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Monday, March 16, 2009

Start me up!

While you may be extremely concerned about your current employment and economic situation, now is a great time to start a business! I covered this a few weeks ago and the New York Times agreed with me today. The market is starved for innovation and effective services, now matter what the stock market reads at the end of the day.

Inevitably, the question is about what comes next. So, what do you do after deciding to pursue your own business (assuming you've got the idea, of course)? Here are three crucial tips to ensure you start your business on the right foot:

1. Schedule an appointment with a SCORE consultant

Nothing beats free advice from qualified professionals. As a business consultant it doesn't necessarily behoove me to plug a competitor, but this is an invaluable resource that every person interested in starting a business should utilize. SCORE stands for Service Corp of Retired Executives and they've been serving professionals as a national organization since 1964. Take a few moments to schedule an appointment today, which you can usually do through the SCORE or SBA website.

2.Determine tax status for free

One of the biggest questions a potential start-up business owner has is how to classify their business. C or S Corp? Sole proprietorship or LLC? Could it even be a non-profit? Many people spend lots of money to hire a lawyer to consult with them and prepare the documents, but that's not necessary. You can save yourself a great deal of your start-up capital by doing some research. Spend some time getting in depth with all the free sources about business tax status the internet has to offer. Then contact the appropriate representative from your state (in Texas, it's the Secretary of State's office) to determine what paperwork needs to be filed. You may be able to do it yourself and put the money you save toward your business.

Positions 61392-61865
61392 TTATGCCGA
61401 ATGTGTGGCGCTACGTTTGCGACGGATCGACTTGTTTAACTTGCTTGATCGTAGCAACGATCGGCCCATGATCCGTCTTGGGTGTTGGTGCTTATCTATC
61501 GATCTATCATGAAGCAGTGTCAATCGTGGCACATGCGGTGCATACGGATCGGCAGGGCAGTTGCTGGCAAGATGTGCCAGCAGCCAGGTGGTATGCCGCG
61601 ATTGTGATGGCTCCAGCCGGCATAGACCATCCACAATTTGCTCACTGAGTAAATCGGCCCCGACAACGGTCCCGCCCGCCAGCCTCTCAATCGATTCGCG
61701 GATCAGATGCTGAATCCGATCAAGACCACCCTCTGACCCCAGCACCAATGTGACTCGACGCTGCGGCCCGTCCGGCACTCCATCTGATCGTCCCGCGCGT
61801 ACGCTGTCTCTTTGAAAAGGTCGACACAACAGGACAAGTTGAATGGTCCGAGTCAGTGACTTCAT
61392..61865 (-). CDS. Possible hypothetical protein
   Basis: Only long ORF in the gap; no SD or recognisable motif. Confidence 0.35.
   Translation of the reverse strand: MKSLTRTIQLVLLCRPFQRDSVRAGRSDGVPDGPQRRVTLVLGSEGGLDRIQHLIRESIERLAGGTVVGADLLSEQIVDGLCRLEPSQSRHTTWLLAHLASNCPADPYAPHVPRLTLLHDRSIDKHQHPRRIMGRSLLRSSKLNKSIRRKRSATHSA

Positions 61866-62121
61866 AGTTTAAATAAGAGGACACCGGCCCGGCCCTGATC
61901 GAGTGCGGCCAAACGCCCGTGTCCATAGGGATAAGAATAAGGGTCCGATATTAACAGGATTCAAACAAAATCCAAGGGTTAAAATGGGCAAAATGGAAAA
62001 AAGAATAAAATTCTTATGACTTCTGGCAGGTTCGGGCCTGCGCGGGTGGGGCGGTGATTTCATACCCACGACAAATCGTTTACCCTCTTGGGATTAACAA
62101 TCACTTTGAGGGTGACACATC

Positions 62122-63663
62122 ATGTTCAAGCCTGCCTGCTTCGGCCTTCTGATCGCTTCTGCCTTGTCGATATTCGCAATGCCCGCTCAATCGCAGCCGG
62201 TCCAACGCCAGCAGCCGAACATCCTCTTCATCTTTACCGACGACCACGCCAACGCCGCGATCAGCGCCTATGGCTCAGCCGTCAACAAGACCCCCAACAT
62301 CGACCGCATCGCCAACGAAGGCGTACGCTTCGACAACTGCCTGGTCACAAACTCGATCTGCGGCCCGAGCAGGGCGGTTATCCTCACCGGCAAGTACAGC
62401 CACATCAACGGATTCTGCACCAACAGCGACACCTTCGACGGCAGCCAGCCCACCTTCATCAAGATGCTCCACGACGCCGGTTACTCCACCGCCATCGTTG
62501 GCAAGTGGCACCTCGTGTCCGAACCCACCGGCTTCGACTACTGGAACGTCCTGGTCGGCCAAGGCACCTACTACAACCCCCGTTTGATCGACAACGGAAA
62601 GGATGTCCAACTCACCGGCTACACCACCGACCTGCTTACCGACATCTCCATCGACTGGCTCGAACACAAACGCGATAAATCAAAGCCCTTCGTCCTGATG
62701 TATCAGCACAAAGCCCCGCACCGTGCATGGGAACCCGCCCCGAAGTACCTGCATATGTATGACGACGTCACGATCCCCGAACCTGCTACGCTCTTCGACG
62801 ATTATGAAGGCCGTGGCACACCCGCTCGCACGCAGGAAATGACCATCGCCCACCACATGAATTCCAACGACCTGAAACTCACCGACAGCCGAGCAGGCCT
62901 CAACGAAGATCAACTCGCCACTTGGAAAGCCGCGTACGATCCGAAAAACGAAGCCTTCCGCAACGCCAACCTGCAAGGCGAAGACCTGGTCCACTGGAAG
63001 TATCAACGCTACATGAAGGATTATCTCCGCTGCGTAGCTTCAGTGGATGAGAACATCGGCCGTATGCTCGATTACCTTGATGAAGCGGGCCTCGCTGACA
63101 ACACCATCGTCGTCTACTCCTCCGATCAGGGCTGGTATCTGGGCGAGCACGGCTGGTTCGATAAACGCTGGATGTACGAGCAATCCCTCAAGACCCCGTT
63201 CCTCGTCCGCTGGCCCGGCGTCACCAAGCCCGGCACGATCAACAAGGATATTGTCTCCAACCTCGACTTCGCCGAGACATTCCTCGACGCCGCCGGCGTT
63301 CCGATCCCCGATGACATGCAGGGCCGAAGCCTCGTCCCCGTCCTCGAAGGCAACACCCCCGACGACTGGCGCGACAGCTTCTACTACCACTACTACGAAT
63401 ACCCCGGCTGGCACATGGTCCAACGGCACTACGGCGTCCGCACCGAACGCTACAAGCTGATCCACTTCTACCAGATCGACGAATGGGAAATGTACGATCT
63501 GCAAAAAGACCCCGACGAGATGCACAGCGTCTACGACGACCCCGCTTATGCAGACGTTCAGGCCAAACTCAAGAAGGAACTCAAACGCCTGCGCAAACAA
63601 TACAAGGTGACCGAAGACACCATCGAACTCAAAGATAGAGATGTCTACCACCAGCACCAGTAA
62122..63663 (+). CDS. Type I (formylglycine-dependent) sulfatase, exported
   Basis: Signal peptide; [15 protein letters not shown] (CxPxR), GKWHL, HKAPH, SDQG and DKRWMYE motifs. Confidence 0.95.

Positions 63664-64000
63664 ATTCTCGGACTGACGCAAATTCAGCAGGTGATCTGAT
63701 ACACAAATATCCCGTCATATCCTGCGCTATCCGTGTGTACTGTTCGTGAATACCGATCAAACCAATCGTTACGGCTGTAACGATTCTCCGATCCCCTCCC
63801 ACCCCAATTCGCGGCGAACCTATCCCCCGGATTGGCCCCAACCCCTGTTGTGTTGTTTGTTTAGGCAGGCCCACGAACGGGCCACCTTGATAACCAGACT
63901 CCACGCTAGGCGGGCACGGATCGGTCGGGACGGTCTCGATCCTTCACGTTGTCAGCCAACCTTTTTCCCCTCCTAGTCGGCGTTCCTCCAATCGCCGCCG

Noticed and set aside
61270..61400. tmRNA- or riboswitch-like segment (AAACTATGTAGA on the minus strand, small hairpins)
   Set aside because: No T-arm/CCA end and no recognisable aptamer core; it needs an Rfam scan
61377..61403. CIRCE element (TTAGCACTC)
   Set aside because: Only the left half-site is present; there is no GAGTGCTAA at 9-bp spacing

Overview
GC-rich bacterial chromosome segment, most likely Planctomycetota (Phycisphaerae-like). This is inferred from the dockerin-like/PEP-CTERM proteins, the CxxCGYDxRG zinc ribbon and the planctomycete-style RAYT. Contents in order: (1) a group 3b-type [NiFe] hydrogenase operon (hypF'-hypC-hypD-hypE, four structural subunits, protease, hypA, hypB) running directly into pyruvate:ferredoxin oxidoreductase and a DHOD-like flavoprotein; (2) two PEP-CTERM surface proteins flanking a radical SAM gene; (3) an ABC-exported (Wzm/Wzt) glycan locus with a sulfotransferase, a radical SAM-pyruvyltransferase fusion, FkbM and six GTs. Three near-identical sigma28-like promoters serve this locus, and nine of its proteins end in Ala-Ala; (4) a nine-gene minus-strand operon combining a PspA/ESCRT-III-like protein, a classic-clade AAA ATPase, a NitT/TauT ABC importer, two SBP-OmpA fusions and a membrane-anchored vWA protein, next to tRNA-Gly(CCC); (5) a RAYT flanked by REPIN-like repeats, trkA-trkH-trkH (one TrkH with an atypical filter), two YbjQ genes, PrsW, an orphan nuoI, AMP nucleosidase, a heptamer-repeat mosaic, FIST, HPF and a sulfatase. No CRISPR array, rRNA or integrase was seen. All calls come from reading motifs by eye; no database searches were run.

3.Market research

While it may seem mind-numbingly simple, it's often a missing component for small businesses. Not only is solid market research a necessary component for a business plan likely to receive financing, it also is crucial to determine where you'll fit within your chose market. Is your innovation actually innovative, or is someone else already doing it? Does a large competitor actually have an easily exploitable weakness? Understanding the competition will be incredibly valuable as you carve out your own niche.

Jon Pyle is the Director of Business Development and Senior Business Consultant for Barber & Barber Associates. Email him at for more small business insights or help starting your own business.

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